Stapleford Flight Centre is launching a residential ATPL theory course in partnership with ProPilot. The Essex-based flying school is in the process of renovating a Theoretical Training (TK) complex, adjacent to the simulator block at the airfield, to provide self-contained classrooms, offices and IT suite specifically for this project.
The launch was announced at Stapleford’s well-attended Open Day on 16 November. The first course will begin on Tuesday 4 March 2014. “This is a very exciting new development for Stapleford’s highly-regarded professional training programme,” says Head of Training, Colin Dobney.
“To coincide with this we will be offering an enhanced ab initio package which has all the benefits of the present package but with elements of competency-based training, including which is the future training under EASA.”
Stapleford Flight Centre has been associated with ProPilot for 18 months, since the demise of aviation courses at London Metropolitan University. ProPilot has purchased both Airbus and Boeing FTDs (Flight Training Devices) as well as programmable Honeywell FMC units to enrich their TK training through assimilation and application.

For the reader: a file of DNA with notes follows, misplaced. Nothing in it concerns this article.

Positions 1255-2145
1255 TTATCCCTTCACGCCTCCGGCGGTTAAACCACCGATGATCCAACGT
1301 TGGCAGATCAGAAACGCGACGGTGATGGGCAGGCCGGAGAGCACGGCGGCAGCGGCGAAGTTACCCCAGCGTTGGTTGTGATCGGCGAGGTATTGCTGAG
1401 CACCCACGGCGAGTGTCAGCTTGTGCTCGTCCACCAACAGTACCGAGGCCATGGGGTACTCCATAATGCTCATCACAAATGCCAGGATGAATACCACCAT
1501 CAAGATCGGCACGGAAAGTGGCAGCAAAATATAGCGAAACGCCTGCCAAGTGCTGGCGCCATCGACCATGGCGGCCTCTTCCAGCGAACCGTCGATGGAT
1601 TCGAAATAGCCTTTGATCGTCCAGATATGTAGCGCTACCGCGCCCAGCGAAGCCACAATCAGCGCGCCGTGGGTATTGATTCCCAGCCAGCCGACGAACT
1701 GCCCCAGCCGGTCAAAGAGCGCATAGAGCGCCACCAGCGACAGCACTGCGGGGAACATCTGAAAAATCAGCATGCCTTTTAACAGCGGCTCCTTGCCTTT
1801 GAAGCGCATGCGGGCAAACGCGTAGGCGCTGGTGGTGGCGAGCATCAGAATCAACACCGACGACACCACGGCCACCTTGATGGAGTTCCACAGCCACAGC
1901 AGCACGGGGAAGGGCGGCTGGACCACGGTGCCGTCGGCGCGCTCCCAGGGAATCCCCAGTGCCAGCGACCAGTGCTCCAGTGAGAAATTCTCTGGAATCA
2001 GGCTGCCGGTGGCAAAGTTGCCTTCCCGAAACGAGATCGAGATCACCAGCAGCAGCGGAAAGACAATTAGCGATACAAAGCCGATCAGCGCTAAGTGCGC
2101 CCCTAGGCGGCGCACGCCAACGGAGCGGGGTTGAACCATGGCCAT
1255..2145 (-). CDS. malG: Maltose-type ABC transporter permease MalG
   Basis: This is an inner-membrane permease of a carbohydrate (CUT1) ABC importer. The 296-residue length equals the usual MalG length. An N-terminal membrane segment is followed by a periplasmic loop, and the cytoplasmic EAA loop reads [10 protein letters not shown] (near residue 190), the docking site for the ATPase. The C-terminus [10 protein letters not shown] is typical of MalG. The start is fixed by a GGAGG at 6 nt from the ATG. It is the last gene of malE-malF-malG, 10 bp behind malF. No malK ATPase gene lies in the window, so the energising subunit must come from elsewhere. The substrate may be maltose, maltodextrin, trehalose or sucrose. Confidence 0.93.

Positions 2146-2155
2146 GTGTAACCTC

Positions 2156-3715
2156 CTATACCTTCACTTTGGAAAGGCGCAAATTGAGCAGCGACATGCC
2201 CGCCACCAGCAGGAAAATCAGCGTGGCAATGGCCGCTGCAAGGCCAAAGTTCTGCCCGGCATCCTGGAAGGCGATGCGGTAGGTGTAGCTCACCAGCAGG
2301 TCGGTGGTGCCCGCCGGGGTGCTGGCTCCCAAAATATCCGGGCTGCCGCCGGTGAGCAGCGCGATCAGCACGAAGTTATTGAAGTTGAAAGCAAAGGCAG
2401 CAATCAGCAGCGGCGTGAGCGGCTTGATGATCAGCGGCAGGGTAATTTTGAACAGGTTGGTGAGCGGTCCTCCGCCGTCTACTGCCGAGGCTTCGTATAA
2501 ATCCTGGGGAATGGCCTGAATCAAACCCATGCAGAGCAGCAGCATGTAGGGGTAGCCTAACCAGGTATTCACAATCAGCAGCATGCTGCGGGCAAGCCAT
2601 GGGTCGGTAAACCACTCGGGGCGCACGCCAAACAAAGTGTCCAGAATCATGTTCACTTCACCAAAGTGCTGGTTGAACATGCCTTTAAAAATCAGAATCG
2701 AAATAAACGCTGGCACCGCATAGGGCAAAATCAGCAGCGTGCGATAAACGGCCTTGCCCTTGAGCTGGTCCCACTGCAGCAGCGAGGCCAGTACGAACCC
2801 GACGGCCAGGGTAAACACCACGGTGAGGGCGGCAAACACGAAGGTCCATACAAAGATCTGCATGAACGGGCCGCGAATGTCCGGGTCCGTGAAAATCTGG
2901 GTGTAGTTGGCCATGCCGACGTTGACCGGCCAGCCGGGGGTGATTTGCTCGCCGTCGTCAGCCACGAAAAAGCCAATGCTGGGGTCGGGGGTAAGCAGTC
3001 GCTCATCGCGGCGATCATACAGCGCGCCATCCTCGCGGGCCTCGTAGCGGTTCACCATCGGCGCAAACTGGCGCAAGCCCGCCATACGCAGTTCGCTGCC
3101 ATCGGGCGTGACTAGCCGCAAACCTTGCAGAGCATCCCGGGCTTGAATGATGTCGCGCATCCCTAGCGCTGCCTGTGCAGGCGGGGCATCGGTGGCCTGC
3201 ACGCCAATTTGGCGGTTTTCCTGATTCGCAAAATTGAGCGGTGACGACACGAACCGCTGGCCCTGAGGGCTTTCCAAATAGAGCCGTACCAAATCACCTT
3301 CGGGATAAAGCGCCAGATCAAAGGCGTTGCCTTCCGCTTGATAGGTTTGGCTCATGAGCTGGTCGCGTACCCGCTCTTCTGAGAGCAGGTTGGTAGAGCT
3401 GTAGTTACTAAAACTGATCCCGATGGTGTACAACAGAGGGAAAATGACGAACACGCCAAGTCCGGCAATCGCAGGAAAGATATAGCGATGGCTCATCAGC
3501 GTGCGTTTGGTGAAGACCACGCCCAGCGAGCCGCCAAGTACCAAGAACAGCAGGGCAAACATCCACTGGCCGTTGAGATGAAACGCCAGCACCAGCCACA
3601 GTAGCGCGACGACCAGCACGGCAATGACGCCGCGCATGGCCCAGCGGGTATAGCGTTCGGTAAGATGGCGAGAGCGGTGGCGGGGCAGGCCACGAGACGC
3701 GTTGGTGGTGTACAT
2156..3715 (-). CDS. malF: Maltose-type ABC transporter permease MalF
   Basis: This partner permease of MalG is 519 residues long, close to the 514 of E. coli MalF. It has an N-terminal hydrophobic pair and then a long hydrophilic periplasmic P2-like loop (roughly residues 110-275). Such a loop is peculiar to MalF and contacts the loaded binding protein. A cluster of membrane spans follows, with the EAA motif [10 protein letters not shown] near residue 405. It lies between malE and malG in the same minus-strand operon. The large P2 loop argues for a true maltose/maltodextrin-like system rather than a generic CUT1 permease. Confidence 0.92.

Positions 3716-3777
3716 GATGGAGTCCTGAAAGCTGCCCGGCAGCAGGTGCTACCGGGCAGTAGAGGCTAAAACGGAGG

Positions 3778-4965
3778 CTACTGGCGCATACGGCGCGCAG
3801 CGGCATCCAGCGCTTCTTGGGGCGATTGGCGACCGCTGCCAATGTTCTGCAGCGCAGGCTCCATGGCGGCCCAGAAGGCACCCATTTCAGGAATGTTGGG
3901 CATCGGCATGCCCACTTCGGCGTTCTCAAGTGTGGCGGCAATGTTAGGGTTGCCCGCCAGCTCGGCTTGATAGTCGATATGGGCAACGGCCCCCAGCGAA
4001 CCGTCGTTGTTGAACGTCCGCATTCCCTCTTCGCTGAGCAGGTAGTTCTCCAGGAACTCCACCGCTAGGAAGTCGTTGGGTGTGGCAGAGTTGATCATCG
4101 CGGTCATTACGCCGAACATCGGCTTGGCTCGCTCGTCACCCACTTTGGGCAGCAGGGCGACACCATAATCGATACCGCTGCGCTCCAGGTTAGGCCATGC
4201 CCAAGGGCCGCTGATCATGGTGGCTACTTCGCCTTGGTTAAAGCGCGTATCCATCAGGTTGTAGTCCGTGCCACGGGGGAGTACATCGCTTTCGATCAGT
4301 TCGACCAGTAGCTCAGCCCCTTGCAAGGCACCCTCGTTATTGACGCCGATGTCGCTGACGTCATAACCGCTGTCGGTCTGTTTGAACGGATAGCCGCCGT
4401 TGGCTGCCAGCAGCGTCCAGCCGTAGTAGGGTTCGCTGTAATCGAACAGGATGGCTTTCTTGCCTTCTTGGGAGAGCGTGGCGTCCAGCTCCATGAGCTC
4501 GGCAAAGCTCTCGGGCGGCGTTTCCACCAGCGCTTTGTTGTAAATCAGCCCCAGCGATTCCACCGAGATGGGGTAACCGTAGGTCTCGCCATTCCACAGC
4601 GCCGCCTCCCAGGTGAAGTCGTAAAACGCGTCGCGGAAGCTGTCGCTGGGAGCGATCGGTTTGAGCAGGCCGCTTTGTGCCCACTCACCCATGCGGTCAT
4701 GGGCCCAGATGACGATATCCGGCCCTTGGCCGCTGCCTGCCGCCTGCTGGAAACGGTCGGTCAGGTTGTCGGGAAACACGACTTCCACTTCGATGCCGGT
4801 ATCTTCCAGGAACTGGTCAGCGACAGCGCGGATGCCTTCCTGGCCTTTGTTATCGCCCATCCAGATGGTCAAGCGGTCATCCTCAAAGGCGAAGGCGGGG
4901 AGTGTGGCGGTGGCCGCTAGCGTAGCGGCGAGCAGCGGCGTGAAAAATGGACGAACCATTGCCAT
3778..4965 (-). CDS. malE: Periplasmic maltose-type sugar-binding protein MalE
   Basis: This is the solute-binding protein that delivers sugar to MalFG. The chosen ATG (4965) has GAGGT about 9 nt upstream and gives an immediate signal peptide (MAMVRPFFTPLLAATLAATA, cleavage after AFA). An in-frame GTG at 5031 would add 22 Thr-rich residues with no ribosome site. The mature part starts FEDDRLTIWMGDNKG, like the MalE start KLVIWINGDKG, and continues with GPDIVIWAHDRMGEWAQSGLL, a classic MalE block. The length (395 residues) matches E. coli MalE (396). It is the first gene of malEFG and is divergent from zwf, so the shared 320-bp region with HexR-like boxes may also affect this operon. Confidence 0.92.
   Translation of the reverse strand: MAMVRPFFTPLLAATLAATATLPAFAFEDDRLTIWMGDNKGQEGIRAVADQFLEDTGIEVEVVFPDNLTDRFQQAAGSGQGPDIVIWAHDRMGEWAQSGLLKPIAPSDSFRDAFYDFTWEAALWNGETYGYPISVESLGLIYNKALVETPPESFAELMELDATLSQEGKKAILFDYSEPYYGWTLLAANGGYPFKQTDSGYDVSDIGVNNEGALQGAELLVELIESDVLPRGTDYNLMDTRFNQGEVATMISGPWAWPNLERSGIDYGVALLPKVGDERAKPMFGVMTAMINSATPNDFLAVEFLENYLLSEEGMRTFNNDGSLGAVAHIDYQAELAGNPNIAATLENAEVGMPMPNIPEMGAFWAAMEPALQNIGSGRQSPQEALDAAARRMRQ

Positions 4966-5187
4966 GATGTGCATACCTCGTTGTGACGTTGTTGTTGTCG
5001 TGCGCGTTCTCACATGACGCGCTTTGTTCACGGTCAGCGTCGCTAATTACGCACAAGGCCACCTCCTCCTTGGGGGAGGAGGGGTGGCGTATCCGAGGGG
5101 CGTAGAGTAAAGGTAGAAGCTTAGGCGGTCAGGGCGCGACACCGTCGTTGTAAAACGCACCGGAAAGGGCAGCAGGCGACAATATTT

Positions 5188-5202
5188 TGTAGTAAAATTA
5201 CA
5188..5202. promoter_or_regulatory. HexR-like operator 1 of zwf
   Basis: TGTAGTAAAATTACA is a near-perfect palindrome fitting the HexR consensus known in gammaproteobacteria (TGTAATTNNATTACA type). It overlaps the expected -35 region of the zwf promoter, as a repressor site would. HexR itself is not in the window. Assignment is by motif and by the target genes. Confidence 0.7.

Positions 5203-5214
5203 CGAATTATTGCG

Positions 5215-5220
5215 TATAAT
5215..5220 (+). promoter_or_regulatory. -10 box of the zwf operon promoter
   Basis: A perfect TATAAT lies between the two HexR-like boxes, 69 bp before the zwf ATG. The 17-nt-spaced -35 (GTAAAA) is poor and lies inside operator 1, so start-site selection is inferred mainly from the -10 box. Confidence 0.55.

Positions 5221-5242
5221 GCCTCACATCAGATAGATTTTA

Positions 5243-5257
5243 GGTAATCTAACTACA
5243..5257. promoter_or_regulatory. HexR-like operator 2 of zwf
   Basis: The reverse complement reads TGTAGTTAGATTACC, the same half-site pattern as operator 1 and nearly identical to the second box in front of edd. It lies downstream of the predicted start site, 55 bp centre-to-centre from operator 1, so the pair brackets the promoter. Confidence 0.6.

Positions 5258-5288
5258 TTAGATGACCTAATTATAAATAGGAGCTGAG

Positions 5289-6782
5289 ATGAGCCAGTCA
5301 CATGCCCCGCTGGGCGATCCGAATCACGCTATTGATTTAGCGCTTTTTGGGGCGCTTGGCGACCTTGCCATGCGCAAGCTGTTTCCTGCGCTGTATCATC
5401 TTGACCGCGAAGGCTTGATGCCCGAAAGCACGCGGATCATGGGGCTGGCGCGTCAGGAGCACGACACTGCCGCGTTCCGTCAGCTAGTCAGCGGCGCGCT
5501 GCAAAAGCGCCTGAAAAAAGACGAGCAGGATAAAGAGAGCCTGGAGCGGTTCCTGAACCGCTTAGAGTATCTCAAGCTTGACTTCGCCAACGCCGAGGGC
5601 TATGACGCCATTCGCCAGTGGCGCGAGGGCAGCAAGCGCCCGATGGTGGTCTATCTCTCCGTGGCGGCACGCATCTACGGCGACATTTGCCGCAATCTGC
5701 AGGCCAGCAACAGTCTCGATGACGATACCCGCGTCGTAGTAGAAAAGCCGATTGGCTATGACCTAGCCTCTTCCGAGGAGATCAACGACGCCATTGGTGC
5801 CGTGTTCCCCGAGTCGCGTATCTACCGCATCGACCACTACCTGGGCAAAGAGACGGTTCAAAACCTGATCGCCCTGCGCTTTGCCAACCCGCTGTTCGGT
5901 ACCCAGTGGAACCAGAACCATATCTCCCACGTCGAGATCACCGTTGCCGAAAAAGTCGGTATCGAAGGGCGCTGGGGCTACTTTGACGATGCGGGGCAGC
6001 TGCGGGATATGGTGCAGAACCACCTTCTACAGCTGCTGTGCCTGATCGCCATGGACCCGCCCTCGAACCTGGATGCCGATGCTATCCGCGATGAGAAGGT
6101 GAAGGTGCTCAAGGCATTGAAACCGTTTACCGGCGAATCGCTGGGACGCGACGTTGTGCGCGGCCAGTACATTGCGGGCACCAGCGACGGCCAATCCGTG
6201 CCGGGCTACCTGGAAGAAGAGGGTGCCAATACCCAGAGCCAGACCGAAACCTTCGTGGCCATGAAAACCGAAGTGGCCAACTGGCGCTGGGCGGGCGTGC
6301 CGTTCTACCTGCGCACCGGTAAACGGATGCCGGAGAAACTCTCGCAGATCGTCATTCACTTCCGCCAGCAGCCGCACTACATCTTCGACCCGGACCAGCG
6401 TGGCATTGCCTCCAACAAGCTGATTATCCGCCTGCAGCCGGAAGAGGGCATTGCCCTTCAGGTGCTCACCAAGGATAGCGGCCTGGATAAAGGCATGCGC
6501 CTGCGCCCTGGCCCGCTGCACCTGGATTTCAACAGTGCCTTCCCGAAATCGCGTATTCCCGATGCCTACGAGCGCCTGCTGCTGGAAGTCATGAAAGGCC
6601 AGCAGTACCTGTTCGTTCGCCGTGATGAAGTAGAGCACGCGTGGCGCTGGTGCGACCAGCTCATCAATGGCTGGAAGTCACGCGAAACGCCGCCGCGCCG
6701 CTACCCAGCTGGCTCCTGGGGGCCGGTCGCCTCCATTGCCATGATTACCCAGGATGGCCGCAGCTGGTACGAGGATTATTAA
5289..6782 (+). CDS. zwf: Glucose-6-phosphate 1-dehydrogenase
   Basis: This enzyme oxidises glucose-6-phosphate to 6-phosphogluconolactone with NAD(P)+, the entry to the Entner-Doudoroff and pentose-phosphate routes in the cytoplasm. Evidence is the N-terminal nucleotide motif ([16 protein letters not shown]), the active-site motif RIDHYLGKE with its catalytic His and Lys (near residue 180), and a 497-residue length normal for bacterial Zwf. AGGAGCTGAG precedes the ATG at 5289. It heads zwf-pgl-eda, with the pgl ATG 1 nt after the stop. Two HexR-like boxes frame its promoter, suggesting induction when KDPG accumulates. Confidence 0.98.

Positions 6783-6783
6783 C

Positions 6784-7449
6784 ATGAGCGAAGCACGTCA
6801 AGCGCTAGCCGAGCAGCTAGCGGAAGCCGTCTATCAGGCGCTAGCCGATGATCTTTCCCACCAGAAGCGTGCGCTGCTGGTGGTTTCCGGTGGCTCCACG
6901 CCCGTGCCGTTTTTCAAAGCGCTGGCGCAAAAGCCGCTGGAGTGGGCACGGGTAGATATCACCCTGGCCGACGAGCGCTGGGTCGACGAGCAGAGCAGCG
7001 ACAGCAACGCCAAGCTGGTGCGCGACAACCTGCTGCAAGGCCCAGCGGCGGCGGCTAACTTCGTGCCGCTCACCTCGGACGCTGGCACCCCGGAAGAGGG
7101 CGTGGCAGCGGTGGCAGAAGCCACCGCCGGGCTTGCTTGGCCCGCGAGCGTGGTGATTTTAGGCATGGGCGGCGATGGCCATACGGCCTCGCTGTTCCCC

Colin explains the rationale behind the course development: “ProPilot’s course is markedly different from other European TK course providers, in that it focuses on education, understanding and application. We aim to train towards the knowledge skills and attitudinal skills needed for an airline pilot today.
“After the CPL/ME/IR the student will move onto a jet-based MCC course, followed by type rating preparation. The students use the Boeing and Airbus devices to cover such aspects as pre-start procedures, engine start procedures, FMC set-up, use and familiarisation, all items that are time-consuming and detract from efficient use of assets, such as FFSs (Full Flight Simulators), when completing an actual type rating course.
“We will be contacting various airlines to make them aware of this move forward as this should make prospective cadets more attractive to them as they will be easier to train in minimum hours.”